Q: My development site has asbestos in soil – how do I know what the risks are and how do I manage them?
Many developers and main contractors are aware of risks from asbestos in buildings, but the topic of asbestos in soil, often resulting from poor demolition and disposal practices, has generated a lot of interest over recent years.
Asbestos may be present in soil as discrete fibres, or as pieces of building material; for example fragments of asbestos cement roof tiles or thermal insulation debris.
If asbestos is present in soil on your development site, there are three key questions you need to ask:
- Can I leave the asbestos on site and, if not, how do I dispose of it?
- How do I protect end users of the site once the development has been completed?
- How do I protect workers and the general public as the earthworks and construction are in progress?
Protection of future site users
To determine whether asbestos in soils could be a potential risk to end users, the first step is to carry out a risk assessment. The risk assessment would generally be carried out by an environmental consultant as part of a ground investigation, where asbestos would be considered along with a range of other chemical contaminants. The risk assessment should follow guidance set out in Environment Agency document Model Procedures for the Management of Land Contamination (CLR 11), and Asbestos in soil and made ground: a guide to understanding and managing risks (CIRIA C733).
The presence of asbestos does not necessarily mean that contaminated soil needs to be removed from site. In many cases, the risk assessment may demonstrate that the soil is safe to remain in situ, with or without a simple clean cover system over the contaminated soil. However, if unacceptable risks are identified, then remediation of the site is likely to be necessary.
Asbestos in soils will only present a risk if there is potential for asbestos fibres to be released from the soil and subsequently inhaled by site users. When this is the case, remedial measures are needed. Often, the simplest form is to break this exposure pathway by placing hardstanding (or a building) above the contaminated soil. Where soft landscaping is planned, a cover system such as clean soil and a geotextile marker layer can be designed to provide a suitable barrier. Other possible types of remediation include picking or screening of asbestos from soils, and solidification/stabilisation of soils to prevent fibre release. Provided that relevant legislation is followed, asbestos-contaminated soils can potentially be reused in other areas of a site, for example by preparing and following a Materials Management Plan.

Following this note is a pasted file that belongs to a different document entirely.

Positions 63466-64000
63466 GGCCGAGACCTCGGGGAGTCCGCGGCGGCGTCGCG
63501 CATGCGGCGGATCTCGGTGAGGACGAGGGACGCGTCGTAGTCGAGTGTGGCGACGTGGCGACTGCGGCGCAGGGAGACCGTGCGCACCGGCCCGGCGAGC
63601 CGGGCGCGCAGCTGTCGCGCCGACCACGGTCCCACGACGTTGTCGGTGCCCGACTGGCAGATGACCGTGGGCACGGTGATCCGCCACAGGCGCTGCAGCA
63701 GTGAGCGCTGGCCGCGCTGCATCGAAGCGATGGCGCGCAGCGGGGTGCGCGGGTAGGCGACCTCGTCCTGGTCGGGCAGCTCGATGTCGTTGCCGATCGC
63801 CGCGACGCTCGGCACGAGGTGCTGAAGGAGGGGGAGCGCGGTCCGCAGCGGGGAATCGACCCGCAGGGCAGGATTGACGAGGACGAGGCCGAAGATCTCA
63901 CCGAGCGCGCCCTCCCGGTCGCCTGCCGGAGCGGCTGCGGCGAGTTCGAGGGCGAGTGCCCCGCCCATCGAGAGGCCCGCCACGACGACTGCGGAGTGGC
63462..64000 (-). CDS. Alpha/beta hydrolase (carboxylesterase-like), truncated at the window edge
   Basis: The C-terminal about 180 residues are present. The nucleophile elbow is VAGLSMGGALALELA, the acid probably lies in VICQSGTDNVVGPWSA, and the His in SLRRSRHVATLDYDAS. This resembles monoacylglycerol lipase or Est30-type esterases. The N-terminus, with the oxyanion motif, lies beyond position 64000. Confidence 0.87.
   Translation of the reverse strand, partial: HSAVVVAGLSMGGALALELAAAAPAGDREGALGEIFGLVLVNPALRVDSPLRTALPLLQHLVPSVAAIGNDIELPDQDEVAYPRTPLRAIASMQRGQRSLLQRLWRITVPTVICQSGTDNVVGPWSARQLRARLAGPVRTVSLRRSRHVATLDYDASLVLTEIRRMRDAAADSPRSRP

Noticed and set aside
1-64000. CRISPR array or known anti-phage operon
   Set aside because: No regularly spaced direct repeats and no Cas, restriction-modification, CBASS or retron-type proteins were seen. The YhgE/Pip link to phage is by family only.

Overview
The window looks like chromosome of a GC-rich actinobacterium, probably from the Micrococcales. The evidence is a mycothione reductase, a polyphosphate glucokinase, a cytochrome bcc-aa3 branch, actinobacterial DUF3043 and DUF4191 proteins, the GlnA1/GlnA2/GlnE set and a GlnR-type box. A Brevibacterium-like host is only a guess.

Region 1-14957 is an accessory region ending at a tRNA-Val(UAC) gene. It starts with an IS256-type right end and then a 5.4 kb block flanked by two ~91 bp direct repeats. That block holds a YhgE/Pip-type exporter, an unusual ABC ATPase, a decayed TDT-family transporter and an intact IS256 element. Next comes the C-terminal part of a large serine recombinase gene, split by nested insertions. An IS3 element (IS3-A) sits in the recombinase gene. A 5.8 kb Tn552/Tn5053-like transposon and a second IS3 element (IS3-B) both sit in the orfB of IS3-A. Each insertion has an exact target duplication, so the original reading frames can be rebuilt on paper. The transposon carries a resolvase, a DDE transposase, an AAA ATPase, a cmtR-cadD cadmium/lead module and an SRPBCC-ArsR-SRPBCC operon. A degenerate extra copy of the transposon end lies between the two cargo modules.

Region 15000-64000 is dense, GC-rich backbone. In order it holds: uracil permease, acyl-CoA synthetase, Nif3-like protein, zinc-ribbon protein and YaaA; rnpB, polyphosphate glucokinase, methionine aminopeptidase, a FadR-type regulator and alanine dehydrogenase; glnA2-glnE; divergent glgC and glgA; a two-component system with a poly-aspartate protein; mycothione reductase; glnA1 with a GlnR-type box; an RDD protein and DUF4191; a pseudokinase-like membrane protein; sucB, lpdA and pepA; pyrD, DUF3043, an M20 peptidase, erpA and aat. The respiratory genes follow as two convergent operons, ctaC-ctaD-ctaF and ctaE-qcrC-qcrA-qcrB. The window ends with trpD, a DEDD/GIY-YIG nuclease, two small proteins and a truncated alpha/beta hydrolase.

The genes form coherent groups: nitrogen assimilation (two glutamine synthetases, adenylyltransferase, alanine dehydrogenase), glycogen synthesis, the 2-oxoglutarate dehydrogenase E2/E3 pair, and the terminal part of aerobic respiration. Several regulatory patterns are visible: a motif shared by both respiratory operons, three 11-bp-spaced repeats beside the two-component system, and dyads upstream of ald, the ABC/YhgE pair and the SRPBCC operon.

If these risks and options are identified in an early assessment, allowing designers to take into account which areas of the site have a higher risk, it is likely there will be minimal cost impacts on a project. For example, identifying a high risk area can ensure that the space is used for low impact purposes where less remediation is required, such as a car park.
Protection of workers and the general public
During earthworks, the nature of risks from asbestos in soils to site operatives and the general public is different to that posed to the site end users. The risks of exposure are greater due to the soil being excavated, exposed, stockpiled and transported around the site, which requires the consideration of different risks and control measures.
The 2016 ‘CAR-SOIL’ document, produced by CL:AIRE and the Asbestos in Soil and C&D Materials Joint Industry Working Group, provides industry guidance on applying the Control of Asbestos Regulations 2012 to projects involving asbestos in soil. The regulations require employers to carry out risk assessments where work with asbestos is necessary, to reduce exposure to asbestos and to prevent the spread of asbestos.
To stay compliant with the regulations, an Asbestos Management Plan is often prepared by an environmental consultant who is experienced with working with asbestos in soil. The Asbestos Management Plan will be site-specific and the control measures will vary depending on the amount and type of asbestos present, the sensitivity of the site and the type of work to be carried out. Depending on the complexity of the project, the Asbestos Management Plan may cover the entire site, or different controls may apply to different zones or stages of work. An Asbestos Management Plan would generally consider the following:
- A risk assessment specific to the project – what is the nature of the asbestos, what are the exposure pathways, and who is potentially at risk?
- Is the work classed as licensed work or non-licensed work?
- Does the Health & Safety Executive need to be notified of the work?
- What are the personal protective equipment (PPE) and respiratory protective equipment (RPE) requirements?
- What type of training do operatives require?
- What control measures need to be considered during earthworks? This may include damping down, material handling, stockpiling, soil sentencing, etc.
- Decontamination of operatives and site plant.
- What are the waste disposal options?
- Does the site require reassurance air monitoring? This may take place close to the work activities, or at the site boundary to ensure that neighbours aren’t impacted.
In summary, while the mention of asbestos will ring alarm bells for many developers and contractors, the presence of asbestos in soil should not provide a barrier to cost-effective development - provided that a suitably qualified environmental consultant is introduced to the project as early as possible. By adapting the project design and incorporating short and long term risk mitigation measures, this will ensure that risks are appropriately controlled and managed. SOCOTEC has teams of consultants across the UK that can get involved and steer you through the process.
Follow the link for detailed information for contractors on what to do when excavating asbestos in the ground.